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The specific pathogenesis of idiopathic nephrotic syndrome (NS) is poorly understood, and the role of immune mediators remains contentious. However, there is good evidence for the role of a circulating factor, and we recently postulated circulating proteases as candidate factors. Immunosuppressive therapy with glucocorticoids (GCs) and T cell inhibitors are widely used in the clinical treatment of NS. Given that T helper (CD4+) cells expressing IL-17A (so-called Th17 cells) have recently been reported to be resistant to GC treatment, and GC resistance remains a major challenge in the management of NS, we hypothesized that Th17 cells produce a circulating factor that is capable of signaling to the podocyte and inducing deleterious phenotypic changes. To test this, we generated human Th17 cells from healthy volunteers and added the supernatants from these T cell cultures to conditionally immortalized human podocytes in vitro. This demonstrated that podocytes treated with Th17 cell culture supernatant, as well as with patient disease plasma, showed significant stimulation of JNK and p38 MAPK pathways and an increase in motility, which was blocked using a JNK inhibitor. We have previously shown that nephrotic plasma elicits a podocyte response via protease-activated receptor-1 (PAR-1). Stimulation of PAR-1 in podocytes elicited the same signaling response as Th17 cell culture supernatant treatment. Equally, protease inhibitors with Th17 cell culture treatment blocked the signaling response. This was not replicated by the reagents added to Th17 cell cultures or by IL-17A. Hence, we conclude that an undefined soluble mediator produced by Th17 cells mimics the deleterious effect of PAR-1 activation in vitro. Given the association between pathogenic subsets of Th17 cells and GC resistance, these observations have potential therapeutic relevance for patients with NS.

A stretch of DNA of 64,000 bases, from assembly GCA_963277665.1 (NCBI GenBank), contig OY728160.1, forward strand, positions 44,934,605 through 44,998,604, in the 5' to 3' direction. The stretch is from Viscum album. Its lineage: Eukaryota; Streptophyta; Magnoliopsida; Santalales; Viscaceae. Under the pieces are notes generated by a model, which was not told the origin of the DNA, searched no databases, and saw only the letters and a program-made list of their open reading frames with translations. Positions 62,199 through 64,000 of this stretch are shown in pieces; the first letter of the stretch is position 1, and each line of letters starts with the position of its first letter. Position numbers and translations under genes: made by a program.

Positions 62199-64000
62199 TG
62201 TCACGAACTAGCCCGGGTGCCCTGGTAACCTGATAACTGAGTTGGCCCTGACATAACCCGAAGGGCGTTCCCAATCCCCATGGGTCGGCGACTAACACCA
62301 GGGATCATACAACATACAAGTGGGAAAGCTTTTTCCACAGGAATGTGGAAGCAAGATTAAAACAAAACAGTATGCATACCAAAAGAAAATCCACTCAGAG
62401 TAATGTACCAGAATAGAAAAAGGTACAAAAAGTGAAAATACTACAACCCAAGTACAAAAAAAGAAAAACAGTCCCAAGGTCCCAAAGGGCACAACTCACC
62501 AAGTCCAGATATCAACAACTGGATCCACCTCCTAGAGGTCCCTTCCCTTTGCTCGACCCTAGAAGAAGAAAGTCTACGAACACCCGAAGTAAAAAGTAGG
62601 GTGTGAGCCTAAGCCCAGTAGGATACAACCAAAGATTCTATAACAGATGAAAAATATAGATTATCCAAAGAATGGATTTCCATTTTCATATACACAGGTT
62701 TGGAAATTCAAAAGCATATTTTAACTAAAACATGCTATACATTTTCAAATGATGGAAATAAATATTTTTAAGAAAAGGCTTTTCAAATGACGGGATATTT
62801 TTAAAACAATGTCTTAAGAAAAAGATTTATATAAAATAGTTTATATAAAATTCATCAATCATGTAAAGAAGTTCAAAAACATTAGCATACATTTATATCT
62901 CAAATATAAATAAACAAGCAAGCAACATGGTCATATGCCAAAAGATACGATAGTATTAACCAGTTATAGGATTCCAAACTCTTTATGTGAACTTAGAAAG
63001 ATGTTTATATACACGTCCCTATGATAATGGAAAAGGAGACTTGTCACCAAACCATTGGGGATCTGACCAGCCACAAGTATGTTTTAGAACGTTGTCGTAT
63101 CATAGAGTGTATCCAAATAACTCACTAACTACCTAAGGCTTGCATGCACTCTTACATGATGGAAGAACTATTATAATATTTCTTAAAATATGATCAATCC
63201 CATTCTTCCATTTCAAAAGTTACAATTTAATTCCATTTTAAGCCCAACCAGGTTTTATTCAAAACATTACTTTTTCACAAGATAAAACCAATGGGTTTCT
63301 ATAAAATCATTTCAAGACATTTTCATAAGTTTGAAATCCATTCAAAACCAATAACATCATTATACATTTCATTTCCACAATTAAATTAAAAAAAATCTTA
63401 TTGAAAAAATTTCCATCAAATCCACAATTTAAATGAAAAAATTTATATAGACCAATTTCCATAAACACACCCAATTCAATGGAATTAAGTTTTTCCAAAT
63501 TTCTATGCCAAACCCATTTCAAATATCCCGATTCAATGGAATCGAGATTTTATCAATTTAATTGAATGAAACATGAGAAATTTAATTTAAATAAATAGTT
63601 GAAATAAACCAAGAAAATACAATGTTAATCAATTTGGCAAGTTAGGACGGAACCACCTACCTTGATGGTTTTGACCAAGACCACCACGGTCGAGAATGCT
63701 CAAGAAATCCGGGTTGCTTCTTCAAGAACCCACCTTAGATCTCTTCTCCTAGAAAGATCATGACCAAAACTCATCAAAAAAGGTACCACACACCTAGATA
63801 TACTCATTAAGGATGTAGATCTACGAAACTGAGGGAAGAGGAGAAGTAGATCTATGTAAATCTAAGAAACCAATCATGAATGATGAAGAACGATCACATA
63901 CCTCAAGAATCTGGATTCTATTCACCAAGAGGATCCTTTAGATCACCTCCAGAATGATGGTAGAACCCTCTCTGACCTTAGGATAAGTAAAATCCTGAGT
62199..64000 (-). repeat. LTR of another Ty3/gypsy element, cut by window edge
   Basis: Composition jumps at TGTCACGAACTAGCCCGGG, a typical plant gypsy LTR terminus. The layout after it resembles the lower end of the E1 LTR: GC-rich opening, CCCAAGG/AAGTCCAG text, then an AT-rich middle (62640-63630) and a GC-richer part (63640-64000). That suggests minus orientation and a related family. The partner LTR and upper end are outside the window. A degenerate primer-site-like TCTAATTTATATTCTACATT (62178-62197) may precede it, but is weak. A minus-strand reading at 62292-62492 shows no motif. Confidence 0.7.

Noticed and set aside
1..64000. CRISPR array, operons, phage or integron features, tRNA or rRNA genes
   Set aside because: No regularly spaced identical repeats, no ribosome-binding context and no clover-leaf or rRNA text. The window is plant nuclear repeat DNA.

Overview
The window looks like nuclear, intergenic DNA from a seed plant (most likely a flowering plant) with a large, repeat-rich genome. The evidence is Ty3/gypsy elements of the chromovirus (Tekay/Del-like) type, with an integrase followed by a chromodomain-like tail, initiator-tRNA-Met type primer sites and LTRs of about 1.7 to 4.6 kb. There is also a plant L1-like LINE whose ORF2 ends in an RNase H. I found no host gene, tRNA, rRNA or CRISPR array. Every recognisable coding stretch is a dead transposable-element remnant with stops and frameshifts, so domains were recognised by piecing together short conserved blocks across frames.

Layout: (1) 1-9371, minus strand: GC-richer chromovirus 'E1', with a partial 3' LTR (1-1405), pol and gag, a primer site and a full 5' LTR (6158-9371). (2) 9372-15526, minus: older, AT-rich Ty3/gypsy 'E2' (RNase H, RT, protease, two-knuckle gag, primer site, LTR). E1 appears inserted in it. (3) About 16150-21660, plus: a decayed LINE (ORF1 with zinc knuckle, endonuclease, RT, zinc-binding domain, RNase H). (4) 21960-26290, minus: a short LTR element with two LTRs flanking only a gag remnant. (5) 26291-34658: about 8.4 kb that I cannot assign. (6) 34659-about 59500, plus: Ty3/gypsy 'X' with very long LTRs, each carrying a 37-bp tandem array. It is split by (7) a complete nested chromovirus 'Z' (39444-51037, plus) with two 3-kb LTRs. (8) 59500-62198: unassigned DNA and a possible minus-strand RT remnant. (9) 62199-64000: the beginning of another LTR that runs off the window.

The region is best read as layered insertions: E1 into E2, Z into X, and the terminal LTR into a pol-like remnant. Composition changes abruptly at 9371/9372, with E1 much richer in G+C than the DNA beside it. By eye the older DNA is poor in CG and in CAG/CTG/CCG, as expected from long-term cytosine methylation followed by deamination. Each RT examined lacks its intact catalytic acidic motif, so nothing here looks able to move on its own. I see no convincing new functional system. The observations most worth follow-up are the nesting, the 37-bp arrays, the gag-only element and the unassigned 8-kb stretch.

- circulating factor
- nephrotic syndrome
- protease-activated receptor-1
- T helper 17
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- 2 Finished
1/04/17 → 31/12/20